As countries around the world tentatively take the first steps towards lifting restrictions, forward-thinking suppliers are ensuring that their place in the future of the cruise industry is solidified. With many tried-and-tested suppliers adapting their products and services to be anti-viral, anti-microbial, health-and-safety-conscious and more, as well as new suppliers to the industry vying for their place to ensure the safety of cruise moving forwards, now is the perfect time to begin the conversation of how to get specified in the future. This is exactly what the panel of leading designers and architects from across the cruise industry set out to do in the second episode of Cruise Conversations – Getting Specified: Top Considerations from Top Designers.
Hosted by Toby Walters, CEO of Cruise Ship Interiors, the panel consisted of George Scammell, ASID, IIDA, Director, Interior Design & Operations, Princess Cruises & Holland America Line, Antonio Di Nenno, Architect Director, MSC Cruises, and David McCarthy, Marine Development Director, AD Associates.
The panel dived headfirst into the topic, starting with how the cruise lines find suppliers, and what new suppliers to the industry need to be thinking about. George Scammell stated that the key thing is networking, but put emphasis on the need for suppliers to do their homework. Meeting specifications & needs is crucial, along with understanding the time and cost commitment needed to certify products. David McCarthy added weight to this, recommending certification organisations such as Lloyd’s Register should be the first port of call for new suppliers to the industry.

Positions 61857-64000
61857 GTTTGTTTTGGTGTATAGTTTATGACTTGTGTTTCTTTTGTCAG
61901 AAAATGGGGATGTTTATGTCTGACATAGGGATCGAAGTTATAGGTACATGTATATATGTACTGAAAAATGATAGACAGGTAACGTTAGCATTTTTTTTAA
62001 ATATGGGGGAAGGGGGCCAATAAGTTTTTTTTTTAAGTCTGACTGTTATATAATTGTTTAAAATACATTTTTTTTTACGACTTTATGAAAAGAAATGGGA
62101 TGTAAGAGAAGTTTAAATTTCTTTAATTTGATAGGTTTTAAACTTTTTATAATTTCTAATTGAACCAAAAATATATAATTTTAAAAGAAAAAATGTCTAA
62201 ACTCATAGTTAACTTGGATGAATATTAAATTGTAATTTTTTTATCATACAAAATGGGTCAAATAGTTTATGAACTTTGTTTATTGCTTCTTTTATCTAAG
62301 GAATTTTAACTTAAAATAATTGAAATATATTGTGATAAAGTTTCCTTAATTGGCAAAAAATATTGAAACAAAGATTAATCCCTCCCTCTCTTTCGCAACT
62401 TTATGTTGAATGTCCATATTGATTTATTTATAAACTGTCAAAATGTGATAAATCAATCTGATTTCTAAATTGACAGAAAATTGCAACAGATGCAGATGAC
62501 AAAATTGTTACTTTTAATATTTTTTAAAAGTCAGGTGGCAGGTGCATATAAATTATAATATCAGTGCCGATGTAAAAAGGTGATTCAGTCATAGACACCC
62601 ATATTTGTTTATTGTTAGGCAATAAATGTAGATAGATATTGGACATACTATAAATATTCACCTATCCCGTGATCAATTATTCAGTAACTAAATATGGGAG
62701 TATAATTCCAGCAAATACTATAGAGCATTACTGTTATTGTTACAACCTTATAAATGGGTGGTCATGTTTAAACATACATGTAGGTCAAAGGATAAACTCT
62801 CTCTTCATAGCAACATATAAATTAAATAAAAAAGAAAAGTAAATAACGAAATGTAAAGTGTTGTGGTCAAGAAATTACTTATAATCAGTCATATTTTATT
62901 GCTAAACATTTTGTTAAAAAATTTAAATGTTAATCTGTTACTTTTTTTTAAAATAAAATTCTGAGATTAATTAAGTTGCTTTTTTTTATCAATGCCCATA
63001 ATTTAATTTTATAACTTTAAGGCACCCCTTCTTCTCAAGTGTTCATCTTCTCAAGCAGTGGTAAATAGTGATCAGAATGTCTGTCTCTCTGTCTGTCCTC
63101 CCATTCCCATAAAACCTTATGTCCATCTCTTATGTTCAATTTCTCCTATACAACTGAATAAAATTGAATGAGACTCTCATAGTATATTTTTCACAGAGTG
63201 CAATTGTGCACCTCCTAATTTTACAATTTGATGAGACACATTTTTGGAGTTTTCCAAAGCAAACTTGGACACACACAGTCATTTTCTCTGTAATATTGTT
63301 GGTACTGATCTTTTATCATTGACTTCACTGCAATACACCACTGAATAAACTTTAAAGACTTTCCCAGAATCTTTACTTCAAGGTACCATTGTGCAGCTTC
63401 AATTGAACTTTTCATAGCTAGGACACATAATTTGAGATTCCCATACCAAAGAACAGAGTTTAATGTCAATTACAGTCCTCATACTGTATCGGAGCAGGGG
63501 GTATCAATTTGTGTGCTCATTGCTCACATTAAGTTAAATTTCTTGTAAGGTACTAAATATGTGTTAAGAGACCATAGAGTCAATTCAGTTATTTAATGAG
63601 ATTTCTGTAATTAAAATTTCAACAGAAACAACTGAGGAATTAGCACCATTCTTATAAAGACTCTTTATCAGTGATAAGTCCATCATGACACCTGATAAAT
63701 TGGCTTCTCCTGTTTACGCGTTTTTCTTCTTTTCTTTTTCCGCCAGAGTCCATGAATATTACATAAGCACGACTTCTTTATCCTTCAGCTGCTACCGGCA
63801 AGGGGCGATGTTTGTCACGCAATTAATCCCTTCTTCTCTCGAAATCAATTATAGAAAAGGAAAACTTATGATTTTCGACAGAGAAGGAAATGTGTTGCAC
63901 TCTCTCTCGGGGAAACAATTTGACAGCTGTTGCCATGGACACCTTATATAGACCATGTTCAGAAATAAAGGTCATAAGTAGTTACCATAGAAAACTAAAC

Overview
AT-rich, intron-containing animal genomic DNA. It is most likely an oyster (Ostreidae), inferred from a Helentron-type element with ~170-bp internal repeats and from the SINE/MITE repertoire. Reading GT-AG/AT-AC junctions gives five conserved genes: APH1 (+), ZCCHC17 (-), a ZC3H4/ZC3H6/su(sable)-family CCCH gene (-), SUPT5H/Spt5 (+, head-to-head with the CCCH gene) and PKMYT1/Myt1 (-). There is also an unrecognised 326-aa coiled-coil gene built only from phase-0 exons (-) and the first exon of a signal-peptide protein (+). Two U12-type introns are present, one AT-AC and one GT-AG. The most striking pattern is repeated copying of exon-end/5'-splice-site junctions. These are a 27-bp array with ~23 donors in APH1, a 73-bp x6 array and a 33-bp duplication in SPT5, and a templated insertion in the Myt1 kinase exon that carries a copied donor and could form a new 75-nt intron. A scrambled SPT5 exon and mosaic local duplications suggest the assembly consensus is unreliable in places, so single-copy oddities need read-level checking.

Moving swiftly on to the elephant in the room, the panel discussed the future of materials and design in cruise. Antonio Di Nenno and David McCarthy agreed that anti-viral and anti-microbial materials and products have always been available and utilized in the cruise industry, but previously had limited range. George followed on from this, saying the first priority is always to keep the guests and crew safe, and noted the importance of continuing to improve products in terms of safety and sustainability. David echoed this sentiment, saying:
“When choosing materials, it’s about longevity – as well as how it looks and feels, it’s about how it will stack up in terms of cleaning and robustness”David McCarthy, AD Associates
The panel agreed that it was too early to tell what cruise would look like post-COVID-19, but explored the possibilities, with George stating that innovation would be driven by how guest operations and F&B would want to operate, as well as onboard traffic flows and guest behaviours. David and Antonio considered the potential of technology in finding solutions to problems moving forward – notably using technology to make touchpoints as frictionless as possible.
Antonio Di Nenno previously stated at the Cruise Ship Interiors Design Expo Europe Conference, “[at this exhibition] you will find most of the people that will be behind the doors you’re knocking on.” You’ll also find most of those people on Cruise Conversations. For all the advice from the panel, take a look at How to Get Specified for Cruise Interiors, and check out the full webinar on our YouTube channel.
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